Exploring new approaches to machine hosted
neural-network simulation, and the science
A programmer who is obsessed with giving experimenters
a better environment for developing biologically-guided
neural network designs. Author of
an introductory book on the subject titled:
"Netlab Loligo: New Approaches to Neural Network
Simulation". BOOK REVIEWERS ARE NEEDED!
Can you help?
“Certainly, one of the most relevant and obvious characteristics of a present moment is that it goes away, and that characteristic must be represented internally.”
Stated plainly, the principle behind multitemporal synapses is that we maintain the blunt “residue” of past lessons in long-term connections, while everything else is quickly forgotten, and learned over again, in the instant. In other words, we re-learn the detailed parts of our responses as we are confronted with each new current situation.
One of the primary benefits of applying this principle, in the form of multitemporal synapses, is a neural network construct that is completely free of the usual problems associated with catastrophic forgetting. When you eliminate catastrophic forgetting from your neural network structure, the practical result is the ability to develop networks that continuously learn from their surroundings, just like their natural counterparts.
One major challenge with conventional neural network models has been in how to maintain connections that store enough intricate in-the-moment response-details to deal with any contingency that the system may encounter. Conventionally, such details would overwhelm long-term lessons stored in permanent connections-weights. This characteristic of conventional neural network models is known as The Stability Plasticity Problem, and is the underlying cause of "catastrophic forgetting."
When an artificial neural network that has learned a training set of responses, then encounters a new response to be learned, the result is usually ‘catastrophic forgetting’ of all earlier learning. Training on the new detail alters connections that are maintained by the network in a holistic (global) fashion. Because of this, it is almost certain that such a change will radically alter the outputs that were desired for the original training set.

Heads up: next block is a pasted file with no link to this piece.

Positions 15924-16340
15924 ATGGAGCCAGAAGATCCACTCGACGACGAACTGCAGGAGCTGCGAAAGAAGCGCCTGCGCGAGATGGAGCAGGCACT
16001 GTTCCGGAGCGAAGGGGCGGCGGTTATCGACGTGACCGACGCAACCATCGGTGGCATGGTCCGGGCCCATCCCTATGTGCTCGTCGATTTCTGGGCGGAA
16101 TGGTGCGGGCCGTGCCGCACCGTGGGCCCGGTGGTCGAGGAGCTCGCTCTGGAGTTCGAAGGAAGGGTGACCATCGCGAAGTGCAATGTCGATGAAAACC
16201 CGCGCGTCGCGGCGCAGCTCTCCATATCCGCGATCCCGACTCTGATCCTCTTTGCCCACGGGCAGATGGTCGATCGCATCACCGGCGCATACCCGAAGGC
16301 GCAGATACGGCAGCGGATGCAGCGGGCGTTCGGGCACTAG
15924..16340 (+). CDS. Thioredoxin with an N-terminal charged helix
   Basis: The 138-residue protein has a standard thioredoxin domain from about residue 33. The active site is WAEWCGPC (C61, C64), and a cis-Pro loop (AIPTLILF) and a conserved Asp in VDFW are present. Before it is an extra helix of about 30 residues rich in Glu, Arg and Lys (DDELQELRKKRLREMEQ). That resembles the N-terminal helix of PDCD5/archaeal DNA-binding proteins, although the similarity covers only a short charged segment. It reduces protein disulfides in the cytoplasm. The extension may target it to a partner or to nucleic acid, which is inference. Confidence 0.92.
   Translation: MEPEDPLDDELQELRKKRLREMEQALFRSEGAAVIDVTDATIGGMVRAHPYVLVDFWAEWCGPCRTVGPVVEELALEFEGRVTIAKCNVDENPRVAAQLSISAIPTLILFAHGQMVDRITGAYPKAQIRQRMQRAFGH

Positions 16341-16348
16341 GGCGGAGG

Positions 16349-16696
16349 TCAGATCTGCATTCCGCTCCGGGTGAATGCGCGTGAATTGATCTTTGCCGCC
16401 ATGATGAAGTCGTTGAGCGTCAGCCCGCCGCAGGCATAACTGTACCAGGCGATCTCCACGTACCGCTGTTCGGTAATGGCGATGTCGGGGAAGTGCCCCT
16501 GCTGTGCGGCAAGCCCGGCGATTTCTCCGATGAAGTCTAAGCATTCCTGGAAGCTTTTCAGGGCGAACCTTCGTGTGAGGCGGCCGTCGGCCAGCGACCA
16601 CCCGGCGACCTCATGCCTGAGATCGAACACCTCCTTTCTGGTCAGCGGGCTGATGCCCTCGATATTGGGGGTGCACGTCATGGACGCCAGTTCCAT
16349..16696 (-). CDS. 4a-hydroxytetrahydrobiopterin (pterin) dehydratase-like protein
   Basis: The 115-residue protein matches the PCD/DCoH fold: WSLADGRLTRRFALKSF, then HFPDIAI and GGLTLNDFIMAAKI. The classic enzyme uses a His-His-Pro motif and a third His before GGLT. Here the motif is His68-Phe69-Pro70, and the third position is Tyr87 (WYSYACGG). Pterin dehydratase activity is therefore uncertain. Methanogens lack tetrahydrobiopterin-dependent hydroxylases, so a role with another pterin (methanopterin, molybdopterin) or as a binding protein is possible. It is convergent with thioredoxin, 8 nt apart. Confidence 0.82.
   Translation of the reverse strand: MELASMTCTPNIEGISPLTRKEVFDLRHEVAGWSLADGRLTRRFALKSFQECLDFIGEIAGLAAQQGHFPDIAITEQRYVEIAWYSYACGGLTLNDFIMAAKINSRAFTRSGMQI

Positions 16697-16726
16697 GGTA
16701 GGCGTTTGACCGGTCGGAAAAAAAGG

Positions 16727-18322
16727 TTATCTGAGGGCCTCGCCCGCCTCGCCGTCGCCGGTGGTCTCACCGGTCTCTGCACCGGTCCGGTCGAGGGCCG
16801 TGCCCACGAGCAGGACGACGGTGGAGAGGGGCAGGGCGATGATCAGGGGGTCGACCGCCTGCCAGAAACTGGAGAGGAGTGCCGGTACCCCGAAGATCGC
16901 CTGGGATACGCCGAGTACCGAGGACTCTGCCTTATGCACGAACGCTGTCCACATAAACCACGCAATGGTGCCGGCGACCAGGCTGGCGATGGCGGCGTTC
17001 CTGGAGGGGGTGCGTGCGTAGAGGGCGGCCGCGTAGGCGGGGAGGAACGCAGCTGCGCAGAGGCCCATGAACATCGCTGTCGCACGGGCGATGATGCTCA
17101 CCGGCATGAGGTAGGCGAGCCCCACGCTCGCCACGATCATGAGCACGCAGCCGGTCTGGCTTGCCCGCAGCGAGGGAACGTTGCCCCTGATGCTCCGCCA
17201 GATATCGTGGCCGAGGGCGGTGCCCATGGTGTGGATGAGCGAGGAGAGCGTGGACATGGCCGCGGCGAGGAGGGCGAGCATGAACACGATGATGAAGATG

A primary goal for any adaptive system, is for it to be able to continuously learn and adapt to the complex environment with which it interacts. Because of catastrophic forgetting, traditional approaches to neural network modeling have had difficulty adapting to the intricacies of each new moment the system encounters.
A given present moment situation will be, at once, very much like, and completely unlike, similar situations that have been previously experienced.
The term "multi-temporal synapse" is the name for a new computational learning model. It sharply simplifies the underlying biology, which is not limited to multitemporal connections within single synapses. For this reason, it is probably more helpful to think in terms of multi-temporal connection strengths, rather than multi-temporal synapses.
The underlying theory of learning and behavior, which is described in this section and the section below, predicts, and may explain, our experience of a “present moment” in time. It is based on the recognition that learning is ubiquitous. That is, that any interaction with an adaptive entity  can be counted on to result in learning.
Connection strengths stored in long-term connection components immediately drive behavior. This makes it easier for short-term weights to quickly form detailed responses to the present situation. Short term weights are able to adapt more quickly on their own, because of the already-starting responses driven by the long-term weights at the same connection-points.
Think of this as being like hand-over-hand training of an autistic student. In this analogy, short term weights serve as the student. The beginnings of responses driven by long-term weights act as the teacher prompting the student, or starting to move the student's hands in the right direction. This is done in order to prompt further activity by the student. Of course, long term connections are able to drive internal neural responses that would not be accessible to a literal teacher.